News release | 18-Apr-2017
Recreational fishers are being warned by Biosecurity Queensland not to use tilapia as bait, particularly in central Queensland.
Biosecurity Queensland officer Anita Ramage said there had been reports of people using the noxious fish as bait to catch barramundi in the Fitzroy River.
“People need to understand it is illegal to use tilapia as bait or for any purposes,” Ms Ramage said.
“This species of fish is classed as restricted matter under the Biosecurity Act 2014.It is illegal to have them in your possession and if caught, need to be destroyed and disposed of straight away by burying it or putting it in the bin.
“By using tilapia as bait, people are increasing the risk of spreading these harmful fish.
“They are an aggressive, invasive fish which will outcompete and displace native species.
“New incursions often result from human assisted movement and using the fish as bait is one mechanism that causes the spread of the noxious fish.
“There are currently no known methods to eradicate tilapia once they are established in a river catchment.”
Ms Ramage said recreational fishers who care about the waterways should not use or move tilapia to help support the life of the waterway.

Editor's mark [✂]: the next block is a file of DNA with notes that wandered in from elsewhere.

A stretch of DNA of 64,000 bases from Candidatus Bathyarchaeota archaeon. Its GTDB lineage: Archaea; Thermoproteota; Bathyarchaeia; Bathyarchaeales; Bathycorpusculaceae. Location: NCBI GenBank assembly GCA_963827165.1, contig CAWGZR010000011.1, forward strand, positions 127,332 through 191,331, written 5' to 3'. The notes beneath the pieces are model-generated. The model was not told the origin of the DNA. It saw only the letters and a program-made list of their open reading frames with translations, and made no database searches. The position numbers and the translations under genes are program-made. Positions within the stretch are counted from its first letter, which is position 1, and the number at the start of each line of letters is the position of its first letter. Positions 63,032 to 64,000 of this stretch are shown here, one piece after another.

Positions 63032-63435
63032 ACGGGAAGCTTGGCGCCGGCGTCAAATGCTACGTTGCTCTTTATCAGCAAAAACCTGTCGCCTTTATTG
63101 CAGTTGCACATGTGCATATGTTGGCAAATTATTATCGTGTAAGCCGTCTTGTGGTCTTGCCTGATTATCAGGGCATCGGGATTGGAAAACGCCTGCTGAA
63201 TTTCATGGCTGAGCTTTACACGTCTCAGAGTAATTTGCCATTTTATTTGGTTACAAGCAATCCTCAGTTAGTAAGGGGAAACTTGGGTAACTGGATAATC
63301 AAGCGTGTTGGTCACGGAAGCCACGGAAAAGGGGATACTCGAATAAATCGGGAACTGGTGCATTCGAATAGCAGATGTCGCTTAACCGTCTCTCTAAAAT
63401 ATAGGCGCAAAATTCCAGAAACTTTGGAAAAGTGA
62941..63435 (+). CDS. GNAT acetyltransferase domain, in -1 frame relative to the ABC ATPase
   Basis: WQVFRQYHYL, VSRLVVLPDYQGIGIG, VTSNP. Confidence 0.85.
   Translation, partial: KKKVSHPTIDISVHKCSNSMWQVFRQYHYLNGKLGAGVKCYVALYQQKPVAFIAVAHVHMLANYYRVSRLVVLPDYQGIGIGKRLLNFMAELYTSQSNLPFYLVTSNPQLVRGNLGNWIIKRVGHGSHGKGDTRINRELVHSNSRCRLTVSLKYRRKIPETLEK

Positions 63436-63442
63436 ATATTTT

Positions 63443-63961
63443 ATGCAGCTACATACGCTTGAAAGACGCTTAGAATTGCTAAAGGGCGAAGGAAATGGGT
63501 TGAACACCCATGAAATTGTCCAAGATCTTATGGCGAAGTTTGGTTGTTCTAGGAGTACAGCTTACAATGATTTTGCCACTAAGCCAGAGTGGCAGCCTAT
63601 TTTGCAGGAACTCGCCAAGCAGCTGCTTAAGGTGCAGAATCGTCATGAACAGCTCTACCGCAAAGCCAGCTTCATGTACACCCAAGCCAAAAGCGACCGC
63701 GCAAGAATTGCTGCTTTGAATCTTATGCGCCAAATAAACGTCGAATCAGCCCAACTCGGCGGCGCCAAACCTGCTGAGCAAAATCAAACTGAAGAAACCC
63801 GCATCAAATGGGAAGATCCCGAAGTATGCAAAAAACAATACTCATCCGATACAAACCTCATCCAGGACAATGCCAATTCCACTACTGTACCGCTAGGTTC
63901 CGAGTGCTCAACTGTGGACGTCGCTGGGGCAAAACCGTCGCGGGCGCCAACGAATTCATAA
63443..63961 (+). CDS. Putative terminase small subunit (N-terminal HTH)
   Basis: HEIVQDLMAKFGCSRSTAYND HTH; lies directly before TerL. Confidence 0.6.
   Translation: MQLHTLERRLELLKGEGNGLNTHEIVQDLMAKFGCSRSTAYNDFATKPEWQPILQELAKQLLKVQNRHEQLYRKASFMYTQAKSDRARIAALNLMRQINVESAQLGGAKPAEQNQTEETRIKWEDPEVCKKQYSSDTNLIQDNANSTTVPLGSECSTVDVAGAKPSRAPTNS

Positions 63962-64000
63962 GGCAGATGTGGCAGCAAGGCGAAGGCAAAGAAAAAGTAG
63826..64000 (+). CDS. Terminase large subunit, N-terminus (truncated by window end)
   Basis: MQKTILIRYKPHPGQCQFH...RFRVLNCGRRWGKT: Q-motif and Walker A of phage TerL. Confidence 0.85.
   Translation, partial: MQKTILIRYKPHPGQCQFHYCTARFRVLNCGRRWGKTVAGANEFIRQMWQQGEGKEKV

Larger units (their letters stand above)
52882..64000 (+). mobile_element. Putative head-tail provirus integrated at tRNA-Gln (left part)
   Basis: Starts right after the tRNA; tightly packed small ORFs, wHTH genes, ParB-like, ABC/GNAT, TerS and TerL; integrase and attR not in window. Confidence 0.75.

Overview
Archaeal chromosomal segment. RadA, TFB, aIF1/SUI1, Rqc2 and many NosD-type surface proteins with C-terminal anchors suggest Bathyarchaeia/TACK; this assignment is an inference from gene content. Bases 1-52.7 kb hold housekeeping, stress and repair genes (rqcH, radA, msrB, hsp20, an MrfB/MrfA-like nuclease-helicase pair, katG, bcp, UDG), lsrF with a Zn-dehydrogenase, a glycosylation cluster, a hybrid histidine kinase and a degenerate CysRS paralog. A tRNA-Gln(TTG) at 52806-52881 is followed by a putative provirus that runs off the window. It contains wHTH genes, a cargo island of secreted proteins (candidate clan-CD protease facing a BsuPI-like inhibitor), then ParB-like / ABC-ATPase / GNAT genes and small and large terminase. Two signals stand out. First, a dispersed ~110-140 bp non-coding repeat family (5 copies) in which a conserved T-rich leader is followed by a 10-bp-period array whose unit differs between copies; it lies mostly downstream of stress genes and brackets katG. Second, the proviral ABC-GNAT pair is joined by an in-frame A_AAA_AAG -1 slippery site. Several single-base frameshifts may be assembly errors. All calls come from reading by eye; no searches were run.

“A person who has Tilapia in their possession and has failed to kill it or dispose of it properly could face a maximum penalty of more than $60,000,” she said.
Tilapia were first discovered in 1978 in Townsville and have been found in 19 catchments in Queensland. However, nationally significant areas of Queensland including the Gulf of Carpentaria, the Lake Eyre Basin and the Murray Darling Basin remain free of tilapia.
“There are lots of rivers that are not infested and need protecting,” Ms Ramage said.
The public can help to limit the spread of pest fish in Queensland by:
- knowing what the species look like
- report new sightings by taking a photo and submitting it online at http://www.daf.qld.gov.au/fisheries/pest-fish/report-a-pest-fish-sighting
- not moving them or using them for bait or food.
For more information on pest fish, visit www.biosecurity.qld.gov.au, or call 13 25 23.
Follow Biosecurity Queensland on Facebook and Twitter (@BiosecurityQld).
Media contact: Suellen Hinde, 07 3087 8577